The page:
Haunts for Halloween

Eloise Asylum and The Scream Machine provide chills and thrills


Matthew Kern and Alex Hawthorne 

Metro-Detroit has always been a hot spot for haunts, and this year the competition has become even more thrilling, with the opening of the much-publicized Eloise Asylum at the beginning of Oct. To help fans of Halloween plan their spooky adventures, The Connection’s Matthew Kern and Alex Hawthorne visited both the newly opened Eloise Asylum, and The Scream Machine, a classic Metro-Detroit haunt and each provide their take on the value behind the scares. Here’s their personal account on both haunted houses.


Photo courtesy of Eloise Asylum

Eloise Asylum

30712 Michigan Ave., Westland, MI 48186

Box office hours are Friday and Saturday 6:30 to 10:45. Sunday’s 6:30- 9:30. Haunt remains open past ticket office hours but you must be in line before ticket windows close to go through attractions. 

Admission: VIP Pass (Any Day, Time, & Express Line) $65.00 (plus $3.50 service fee)

Haunt Combo Pass – $40.00 (plus $2.50 service fee)



Matthew Kern (MK): Approaching Eloise was daunting. The haunt is built inside the historic Kay-Beard building, formerly a working asylum, which has lain dormant since 1986. A group of protestors standing out-front added an additional degree of severity to the already chilling sight of the Asylum’s looming stone walls, brutal and absolute. They believe that the real-life horrors which occurred behind those walls transcend entertainment. They disagreed with the attraction’s depictions of mentally-ill persons as a source of horror, and felt its use of this location was particularly distasteful. A conscious consumer might take heed of their message. It is true that there are less-problematic haunts in the area.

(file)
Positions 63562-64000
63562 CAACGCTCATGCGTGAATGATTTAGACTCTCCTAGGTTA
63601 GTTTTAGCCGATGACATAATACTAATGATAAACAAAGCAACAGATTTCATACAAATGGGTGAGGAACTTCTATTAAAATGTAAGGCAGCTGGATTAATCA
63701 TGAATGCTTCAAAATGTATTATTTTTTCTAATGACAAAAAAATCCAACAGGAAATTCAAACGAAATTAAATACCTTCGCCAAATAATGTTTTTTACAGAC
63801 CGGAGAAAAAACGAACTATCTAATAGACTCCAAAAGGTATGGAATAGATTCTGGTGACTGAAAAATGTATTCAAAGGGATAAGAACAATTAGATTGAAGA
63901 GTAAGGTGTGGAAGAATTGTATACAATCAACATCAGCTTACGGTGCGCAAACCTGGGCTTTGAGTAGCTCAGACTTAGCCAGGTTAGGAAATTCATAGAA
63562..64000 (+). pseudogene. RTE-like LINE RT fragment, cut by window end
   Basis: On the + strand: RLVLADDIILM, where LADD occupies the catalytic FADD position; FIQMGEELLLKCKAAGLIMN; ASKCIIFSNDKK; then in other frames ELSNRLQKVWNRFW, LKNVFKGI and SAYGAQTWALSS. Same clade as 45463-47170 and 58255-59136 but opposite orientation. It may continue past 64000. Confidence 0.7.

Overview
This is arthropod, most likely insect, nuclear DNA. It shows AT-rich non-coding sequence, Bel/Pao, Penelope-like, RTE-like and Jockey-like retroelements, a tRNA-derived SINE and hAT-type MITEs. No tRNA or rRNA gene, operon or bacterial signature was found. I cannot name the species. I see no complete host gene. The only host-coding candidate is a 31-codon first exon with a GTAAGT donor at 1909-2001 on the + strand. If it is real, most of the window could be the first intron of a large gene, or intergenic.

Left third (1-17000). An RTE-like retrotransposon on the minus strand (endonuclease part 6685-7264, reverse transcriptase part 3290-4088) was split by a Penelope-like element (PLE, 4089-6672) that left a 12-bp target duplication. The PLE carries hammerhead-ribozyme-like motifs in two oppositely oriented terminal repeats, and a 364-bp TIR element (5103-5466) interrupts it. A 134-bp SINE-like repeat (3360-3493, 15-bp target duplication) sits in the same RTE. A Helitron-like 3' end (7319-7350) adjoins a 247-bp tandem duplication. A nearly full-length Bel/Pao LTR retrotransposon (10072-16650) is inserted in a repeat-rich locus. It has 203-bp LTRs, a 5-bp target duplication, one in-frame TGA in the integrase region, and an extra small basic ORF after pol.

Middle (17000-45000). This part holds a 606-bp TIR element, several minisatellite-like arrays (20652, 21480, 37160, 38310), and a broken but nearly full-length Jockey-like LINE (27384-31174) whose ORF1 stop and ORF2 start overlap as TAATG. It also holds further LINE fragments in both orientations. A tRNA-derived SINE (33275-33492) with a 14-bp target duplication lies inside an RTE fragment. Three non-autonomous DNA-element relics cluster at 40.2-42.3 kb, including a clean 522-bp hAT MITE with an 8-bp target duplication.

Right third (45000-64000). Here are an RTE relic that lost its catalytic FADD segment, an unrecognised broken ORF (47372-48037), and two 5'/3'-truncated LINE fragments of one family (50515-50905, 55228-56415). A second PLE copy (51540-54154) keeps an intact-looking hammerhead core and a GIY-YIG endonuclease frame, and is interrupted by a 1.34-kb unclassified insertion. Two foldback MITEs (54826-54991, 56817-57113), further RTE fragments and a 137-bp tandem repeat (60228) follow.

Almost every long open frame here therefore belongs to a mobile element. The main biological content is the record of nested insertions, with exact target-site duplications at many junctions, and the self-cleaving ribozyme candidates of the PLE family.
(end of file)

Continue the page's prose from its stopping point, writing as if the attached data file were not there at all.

Despite the value-check at the door, Eloise itself is a marvel of performance art. The mise en scene of each room is truly award-worthy; somehow viscerally terrifying, and yet eerily familiar, like stepping onto the set of your favorite horror film. Even without the performance aspects of the haunt’s dedicated actors and crew, it was truly incredible to see the level of attention to detail that went into assembling this experience. One might notice how well-designed the set is while squinting at a corpse, trying to determine whether it’s going to get up and move. Another immersive detail was the haze of smoke, growing thicker as attendees traversed deeper inside. This, as well as some very playful tricks of lighting (or lack thereof), led the experience to become more twisting and surreal. Eloise plays with the senses, so that visitors fear what might be there as much as what is.

Alex Hawthorne (AH): It was a misty and cool Saturday night. The sky was black as pitch, the fog was dense as smoke, and the air was as brisk as winter. To put it simply, it was a good time for a haunted house. From a distance Eloise looked like an eerie relic of the past that has been long abandoned, but the caravan of vehicles coming in and out of the establishment along with the protesters railing against the haunt’s exploitation of previous atrocities committed here; This was the place.